ASX-listed companies need to reveal their sustainability risks or explain why they have not.

By Cameron Jewell

1 April 2014 — An update to the Australian Securities Exchange’s Corporate Governance Principles and Recommendations means companies must now disclose environmental, economic and social sustainability risks, or explain why they have not.

The new recommendation 7.4 states: “A listed entity should disclose whether it has any material exposure to economic, environmental and social sustainability risks and, if it does, how it manages those risks.”

This adds new force to the ASX Corporate Governance Council’s previous guidelines, which listed environment and sustainability among a list of risks that companies “may” consider.

“The previous guidance left it open for companies to consider environmental, social and economic risks despite their materiality to the business performance,” said Andrew Petersen, chief executive of business thinktank Sustainable Business Australia. “As a result, only around seven per cent of listed companies produced any sustainability disclosure.”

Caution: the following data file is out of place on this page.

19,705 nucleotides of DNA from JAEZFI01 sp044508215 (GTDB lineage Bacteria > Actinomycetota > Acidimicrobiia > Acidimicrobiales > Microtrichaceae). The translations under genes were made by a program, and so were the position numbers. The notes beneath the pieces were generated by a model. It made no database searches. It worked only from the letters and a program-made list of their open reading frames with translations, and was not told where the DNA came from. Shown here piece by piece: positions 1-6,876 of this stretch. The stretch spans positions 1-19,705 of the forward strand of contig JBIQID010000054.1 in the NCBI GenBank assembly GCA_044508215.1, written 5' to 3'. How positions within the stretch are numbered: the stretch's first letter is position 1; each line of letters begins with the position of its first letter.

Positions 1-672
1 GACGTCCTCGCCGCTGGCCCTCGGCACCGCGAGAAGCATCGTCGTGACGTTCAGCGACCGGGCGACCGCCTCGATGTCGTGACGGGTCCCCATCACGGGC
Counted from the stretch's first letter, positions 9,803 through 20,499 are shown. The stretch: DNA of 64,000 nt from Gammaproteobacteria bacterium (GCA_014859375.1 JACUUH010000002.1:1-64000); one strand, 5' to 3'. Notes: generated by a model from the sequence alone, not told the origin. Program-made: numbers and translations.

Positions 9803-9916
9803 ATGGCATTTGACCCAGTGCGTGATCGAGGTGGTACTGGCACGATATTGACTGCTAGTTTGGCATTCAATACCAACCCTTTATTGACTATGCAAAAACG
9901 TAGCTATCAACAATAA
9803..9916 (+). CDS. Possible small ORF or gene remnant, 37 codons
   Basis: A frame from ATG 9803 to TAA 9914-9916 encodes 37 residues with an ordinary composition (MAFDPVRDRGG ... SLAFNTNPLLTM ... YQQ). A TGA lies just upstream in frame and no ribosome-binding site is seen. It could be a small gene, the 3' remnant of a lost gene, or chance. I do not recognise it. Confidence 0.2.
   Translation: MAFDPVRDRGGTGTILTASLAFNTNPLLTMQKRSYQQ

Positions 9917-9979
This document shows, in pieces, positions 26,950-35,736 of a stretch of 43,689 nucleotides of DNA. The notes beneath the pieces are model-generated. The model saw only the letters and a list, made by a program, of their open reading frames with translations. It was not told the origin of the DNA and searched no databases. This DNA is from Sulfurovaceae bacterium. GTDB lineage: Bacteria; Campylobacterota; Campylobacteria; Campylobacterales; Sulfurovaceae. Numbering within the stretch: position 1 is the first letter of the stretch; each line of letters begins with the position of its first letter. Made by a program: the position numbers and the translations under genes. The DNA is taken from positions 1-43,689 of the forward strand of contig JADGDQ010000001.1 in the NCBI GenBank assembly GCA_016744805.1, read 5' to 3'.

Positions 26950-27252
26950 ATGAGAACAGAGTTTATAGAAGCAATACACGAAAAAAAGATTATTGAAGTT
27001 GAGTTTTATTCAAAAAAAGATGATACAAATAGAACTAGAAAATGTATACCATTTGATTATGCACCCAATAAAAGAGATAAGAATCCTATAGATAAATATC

The ASX now joins BM&F Bovespa Brazil, Johannesburg Stock Exchange, Shenzhen Stock Exchange and the Shanghai Stock Exchange in requiring companies to disclose their sustainability performance.

“The introduction of this recommendation is an important recognition by the ASX Corporate Governance Council of the potential impact of environmental, social and broader economic issues on the financial bottom line” said Victoria Whitaker, head of Australia for the Global Reporting Initiative.

“There is plenty of research now which shows that companies that consider their environmental, social and economic impacts and performance perform better financially. They attract long-term investors and their share price experiences less volatility. And they contribute to the transition to a sustainable and resilient economy.”

Not-for-profit organisation CDP said the new requirement was based on demand from global investors who were seeking greater transparency on economic, environmental and social issues, as these could affect a company’s prospects and influence investment decisions, especially by institutional investors.

“CDP is highly supportive of the ASX’s efforts to improve corporate environmental reporting,” CDP director – Australia and New Zealand James Day said. “While a number of ASX companies are improving their disclosure of environmental risks, most need to do more.

“CDP believes this move by the ASX could help to improve the resilience and financial performance of ASX-listed companies over time.”